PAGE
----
Born in 1929, Sasha experienced nothing but change in his young life. After his father died when he was only two years old, Sasha and his mother found it more difficult to live in Poland and when the Jews were ordered to the ghettos, Sasha’s mother was determined not to go. It was due to Sasha’s mother’s sheer determination and courage that they both survived the war, for they became two of the many Jews who lived as non-Jewish people during this time, for survival. As boys were stopped in the street and made to drop their pants to show if they were circumcised, proving they were Jewish, Sasha’s mother saw only one way to survive, Sasha must live as a girl. As he was only twelve years old, Sasha could easily pass as a girl, but as he grew older and suspicion was everywhere, it became harder for the two to survive. Many times they thought they were found out, living a life of fear. Helped by many, the reader is reminded of both the level of cruelness dealt by humans to others, but also the lengths to which many went to help others to survive.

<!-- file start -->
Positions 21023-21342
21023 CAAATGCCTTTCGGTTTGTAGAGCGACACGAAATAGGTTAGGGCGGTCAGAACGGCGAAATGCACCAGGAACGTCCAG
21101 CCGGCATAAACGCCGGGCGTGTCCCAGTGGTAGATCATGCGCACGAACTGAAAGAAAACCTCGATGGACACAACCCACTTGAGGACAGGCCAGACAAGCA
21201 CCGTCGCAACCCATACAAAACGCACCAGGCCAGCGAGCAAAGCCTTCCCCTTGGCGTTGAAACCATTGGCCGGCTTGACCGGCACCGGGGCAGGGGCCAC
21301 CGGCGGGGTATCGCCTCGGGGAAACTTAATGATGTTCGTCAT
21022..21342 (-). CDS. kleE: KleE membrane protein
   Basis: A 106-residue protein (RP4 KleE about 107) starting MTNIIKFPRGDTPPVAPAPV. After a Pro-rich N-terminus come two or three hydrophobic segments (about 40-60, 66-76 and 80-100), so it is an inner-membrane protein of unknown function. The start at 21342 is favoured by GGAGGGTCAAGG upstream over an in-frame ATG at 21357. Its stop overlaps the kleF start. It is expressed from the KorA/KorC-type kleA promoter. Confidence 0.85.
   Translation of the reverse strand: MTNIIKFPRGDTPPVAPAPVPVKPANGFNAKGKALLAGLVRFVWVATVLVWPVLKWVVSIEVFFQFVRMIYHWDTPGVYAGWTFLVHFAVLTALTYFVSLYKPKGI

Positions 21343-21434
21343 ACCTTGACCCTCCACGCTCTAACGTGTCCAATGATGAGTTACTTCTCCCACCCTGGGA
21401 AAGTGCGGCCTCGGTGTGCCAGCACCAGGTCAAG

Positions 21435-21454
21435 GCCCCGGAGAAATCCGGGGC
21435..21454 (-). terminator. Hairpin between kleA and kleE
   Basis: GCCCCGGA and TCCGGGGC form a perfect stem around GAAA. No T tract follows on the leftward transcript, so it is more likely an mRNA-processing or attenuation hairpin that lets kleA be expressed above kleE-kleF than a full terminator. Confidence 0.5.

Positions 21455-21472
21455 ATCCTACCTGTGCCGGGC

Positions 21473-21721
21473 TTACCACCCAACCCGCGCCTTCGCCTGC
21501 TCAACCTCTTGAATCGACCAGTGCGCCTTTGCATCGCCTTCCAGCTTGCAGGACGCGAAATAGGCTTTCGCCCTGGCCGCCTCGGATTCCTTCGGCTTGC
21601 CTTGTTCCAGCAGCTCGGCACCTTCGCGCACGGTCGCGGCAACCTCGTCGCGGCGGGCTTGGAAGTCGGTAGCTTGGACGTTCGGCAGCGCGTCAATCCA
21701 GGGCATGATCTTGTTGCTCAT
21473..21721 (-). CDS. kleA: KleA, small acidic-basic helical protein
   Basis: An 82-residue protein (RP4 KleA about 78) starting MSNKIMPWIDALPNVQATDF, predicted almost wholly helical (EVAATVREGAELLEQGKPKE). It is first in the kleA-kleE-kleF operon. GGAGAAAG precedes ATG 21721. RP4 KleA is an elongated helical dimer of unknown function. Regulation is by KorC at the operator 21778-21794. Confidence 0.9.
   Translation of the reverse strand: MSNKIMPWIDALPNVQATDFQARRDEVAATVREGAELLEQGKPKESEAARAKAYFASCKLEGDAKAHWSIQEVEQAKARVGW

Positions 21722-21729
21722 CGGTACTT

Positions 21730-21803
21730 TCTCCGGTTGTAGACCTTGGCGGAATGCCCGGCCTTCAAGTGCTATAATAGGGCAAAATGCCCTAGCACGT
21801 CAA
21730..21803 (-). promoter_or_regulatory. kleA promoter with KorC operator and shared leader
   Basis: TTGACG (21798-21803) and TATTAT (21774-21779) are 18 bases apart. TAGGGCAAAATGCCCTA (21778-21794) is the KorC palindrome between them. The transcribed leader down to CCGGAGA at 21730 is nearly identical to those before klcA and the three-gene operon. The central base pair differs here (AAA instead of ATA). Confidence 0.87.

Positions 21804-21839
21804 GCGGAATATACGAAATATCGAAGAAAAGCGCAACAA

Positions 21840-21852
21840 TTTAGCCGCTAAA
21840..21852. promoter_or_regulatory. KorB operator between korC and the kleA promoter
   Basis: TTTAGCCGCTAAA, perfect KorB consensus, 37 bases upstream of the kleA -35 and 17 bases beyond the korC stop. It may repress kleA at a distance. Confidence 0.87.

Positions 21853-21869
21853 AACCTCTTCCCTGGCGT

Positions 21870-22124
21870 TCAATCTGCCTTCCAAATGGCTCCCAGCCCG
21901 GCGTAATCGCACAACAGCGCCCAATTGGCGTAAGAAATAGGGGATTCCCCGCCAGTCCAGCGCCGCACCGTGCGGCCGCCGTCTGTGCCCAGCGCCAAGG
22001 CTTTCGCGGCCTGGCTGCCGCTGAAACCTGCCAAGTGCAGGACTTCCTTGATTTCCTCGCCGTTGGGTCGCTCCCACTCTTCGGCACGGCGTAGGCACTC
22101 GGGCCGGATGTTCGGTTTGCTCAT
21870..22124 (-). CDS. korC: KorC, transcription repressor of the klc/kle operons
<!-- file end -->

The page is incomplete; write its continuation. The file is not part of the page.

This is Sasha and his mother’s story of life during this time, told from Sasha’s viewpoint in the first person, by his daughter. It is a riveting account of this atrocious time, showing a side of the war some may not be familiar with. This biography would make a good companion read to Morris Gleitzman’s Once series.
Many thanks to Penguin Random House for sending this book for review.